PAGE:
Atlanta compromise

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The Atlanta compromise was an agreement struck in 1895 between African-American leaders and Southern white leaders.[1][2]

The agreement was that Southern blacks would work meekly and submit to white political rule, while Southern whites guaranteed that blacks would receive basic education and due process in law.[3][4] Blacks would not agitate for equality, integration, or justice, and Northern whites would fund black educational charities.[5][6]

Social impact[edit]

The compromise was announced at the Atlanta Exposition Speech. The primary architect of the compromise, on behalf of the African-Americans, was Booker T. Washington, president of the Tuskegee Institute. Supporters of Washington and the Atlanta compromise were termed the "Tuskegee Machine."

The agreement was never written down. Essential elements of the agreement were that blacks would not ask for the right to vote, they would not retaliate against racist behavior, they would tolerate segregation and discrimination, that they would receive free basic education, education would be limited to vocational or industrial training (for instance as teachers or nurses), liberal arts education would be prohibited (for instance, college education in the classics, humanities, art, or literature).[citation needed]

After the turn of the 20th century, other black leaders, most notably W. E. B. Du Bois and William Monroe Trotter – (a group Du Bois would call The Talented Tenth), took issue with the compromise, instead believing that African-Americans should engage in a struggle for civil rights. W. E. B. Du Bois coined the term "Atlanta Compromise" to denote the agreement. The term "accommodationism" is also used to denote the essence of the Atlanta compromise.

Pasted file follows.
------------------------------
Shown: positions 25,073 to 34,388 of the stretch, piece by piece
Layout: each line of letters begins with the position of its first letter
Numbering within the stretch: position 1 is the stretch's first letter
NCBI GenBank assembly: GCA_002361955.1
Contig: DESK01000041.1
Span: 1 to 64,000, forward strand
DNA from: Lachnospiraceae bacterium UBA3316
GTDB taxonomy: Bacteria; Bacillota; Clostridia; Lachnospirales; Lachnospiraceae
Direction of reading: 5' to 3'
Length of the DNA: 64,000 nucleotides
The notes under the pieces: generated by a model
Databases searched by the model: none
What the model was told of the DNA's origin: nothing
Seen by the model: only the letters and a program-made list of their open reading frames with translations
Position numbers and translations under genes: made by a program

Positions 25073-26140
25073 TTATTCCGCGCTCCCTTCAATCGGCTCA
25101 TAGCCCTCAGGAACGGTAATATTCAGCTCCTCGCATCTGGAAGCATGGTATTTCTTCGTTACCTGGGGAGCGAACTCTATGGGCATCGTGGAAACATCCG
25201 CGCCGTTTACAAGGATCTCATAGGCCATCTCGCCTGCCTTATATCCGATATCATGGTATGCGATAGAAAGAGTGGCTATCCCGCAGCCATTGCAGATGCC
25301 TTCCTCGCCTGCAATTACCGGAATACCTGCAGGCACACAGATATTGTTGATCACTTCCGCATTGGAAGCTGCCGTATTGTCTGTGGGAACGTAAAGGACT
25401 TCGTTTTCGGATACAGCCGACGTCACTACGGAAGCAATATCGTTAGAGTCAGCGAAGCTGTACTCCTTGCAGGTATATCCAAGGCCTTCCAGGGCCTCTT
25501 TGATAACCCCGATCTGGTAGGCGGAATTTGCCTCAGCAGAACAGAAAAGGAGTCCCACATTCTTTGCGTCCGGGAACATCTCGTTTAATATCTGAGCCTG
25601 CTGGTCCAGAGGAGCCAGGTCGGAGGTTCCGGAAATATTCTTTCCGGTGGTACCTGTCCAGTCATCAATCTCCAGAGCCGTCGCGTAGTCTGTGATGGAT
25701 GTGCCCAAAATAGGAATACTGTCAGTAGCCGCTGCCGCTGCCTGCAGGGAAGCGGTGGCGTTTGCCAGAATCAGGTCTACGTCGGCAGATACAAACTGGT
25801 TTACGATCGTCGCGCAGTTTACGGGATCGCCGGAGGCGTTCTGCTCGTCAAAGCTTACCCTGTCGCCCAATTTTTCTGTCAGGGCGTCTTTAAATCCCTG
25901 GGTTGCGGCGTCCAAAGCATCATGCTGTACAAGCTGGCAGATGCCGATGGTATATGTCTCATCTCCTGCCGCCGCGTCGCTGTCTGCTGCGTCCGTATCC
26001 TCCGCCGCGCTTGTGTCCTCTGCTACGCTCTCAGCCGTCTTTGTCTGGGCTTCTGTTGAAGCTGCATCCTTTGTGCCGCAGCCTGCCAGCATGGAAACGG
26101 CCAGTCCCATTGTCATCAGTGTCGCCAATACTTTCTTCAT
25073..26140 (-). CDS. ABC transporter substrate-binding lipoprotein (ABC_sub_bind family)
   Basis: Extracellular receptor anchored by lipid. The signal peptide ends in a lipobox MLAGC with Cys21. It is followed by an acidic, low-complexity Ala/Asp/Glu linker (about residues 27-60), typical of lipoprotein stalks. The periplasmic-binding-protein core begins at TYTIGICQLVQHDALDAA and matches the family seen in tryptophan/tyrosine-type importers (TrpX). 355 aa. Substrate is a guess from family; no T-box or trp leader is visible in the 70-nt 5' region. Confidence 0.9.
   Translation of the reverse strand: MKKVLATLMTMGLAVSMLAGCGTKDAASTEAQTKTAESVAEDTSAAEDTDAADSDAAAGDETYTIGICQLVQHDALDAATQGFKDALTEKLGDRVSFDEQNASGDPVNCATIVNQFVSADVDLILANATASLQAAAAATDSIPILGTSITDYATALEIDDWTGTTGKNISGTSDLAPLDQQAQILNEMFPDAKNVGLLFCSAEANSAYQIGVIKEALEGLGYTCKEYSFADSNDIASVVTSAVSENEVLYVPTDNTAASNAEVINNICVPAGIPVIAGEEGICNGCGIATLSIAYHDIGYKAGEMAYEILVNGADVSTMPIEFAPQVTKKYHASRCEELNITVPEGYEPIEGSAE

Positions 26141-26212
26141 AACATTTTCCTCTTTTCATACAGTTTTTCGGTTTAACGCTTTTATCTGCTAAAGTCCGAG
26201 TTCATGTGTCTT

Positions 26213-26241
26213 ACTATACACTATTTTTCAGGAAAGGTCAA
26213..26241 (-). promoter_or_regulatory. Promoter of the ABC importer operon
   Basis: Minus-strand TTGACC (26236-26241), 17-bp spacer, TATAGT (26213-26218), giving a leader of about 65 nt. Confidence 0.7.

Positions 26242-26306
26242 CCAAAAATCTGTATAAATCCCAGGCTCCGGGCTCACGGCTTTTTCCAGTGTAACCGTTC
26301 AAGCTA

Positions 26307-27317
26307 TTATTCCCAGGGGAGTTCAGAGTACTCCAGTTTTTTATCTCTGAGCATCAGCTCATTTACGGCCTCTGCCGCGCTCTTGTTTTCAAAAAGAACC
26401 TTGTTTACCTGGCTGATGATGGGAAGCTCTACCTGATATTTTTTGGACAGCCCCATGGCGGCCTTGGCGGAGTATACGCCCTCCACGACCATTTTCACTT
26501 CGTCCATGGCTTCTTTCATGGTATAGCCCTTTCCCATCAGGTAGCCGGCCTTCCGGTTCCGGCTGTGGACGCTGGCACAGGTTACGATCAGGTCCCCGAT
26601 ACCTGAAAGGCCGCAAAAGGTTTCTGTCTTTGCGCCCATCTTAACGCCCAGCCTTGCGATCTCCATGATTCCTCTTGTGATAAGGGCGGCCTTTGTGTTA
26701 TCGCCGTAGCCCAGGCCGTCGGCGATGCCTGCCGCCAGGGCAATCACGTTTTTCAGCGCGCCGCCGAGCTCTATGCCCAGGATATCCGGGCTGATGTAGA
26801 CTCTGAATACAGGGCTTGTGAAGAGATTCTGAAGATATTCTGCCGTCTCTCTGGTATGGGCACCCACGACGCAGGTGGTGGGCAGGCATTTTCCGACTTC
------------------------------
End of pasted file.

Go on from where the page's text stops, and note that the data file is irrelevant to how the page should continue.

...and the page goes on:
After Washington's death in 1915, supporters of the Atlanta compromise gradually shifted their support to civil rights activism, until the modern Civil rights movement commenced in the 1950s.

See also[edit]

Footnotes[edit]

  1. ^ Lewis (2009), pp 180–181.
  2. ^ Croce, pp 1–3.
  3. ^ Lewis (2009), pp 180–181.
  4. ^ Croce, pp 1–3.
  5. ^ Lewis (2009), pp 180–181.
  6. ^ Croce, pp 1–3.

References[edit]

  • Croce, Paul (2001), "Accommodation versus Struggle", in W. E. B. Du Bois: An Encyclopedia, Gerald Horne and Mary Young (eds), Greenwood, ISBN 978-0-313-29665-9.
  • Harlan, Louis R. (1986), Booker T. Washington: the wizard of Tuskegee, 1901-1915, Oxford University Press, pp. 71–120.
  • Harlan, Louis R. (2006), "A Black Leader in the Age of Jim Crow", in The Racial Politics of Booker T. Washington, Donald Cunnigen, Rutledge M. Dennis, Myrtle Gonza Glascoe (eds), Emerald Group Publishing, p. 26.
  • Lewis, David Levering (2009), W.E.B. Du Bois: A Biography, Henry Holt and Co. Single volume edition, updated, of his 1994 and 2001 works. ISBN 978-0-8050-8769-7.
  • Logan, Rayford Whittingham, The Betrayal of the Negro, from Rutherford B. Hayes to Woodrow Wilson, Da Capo Press, 1997, pp. 275–313.

External links[edit]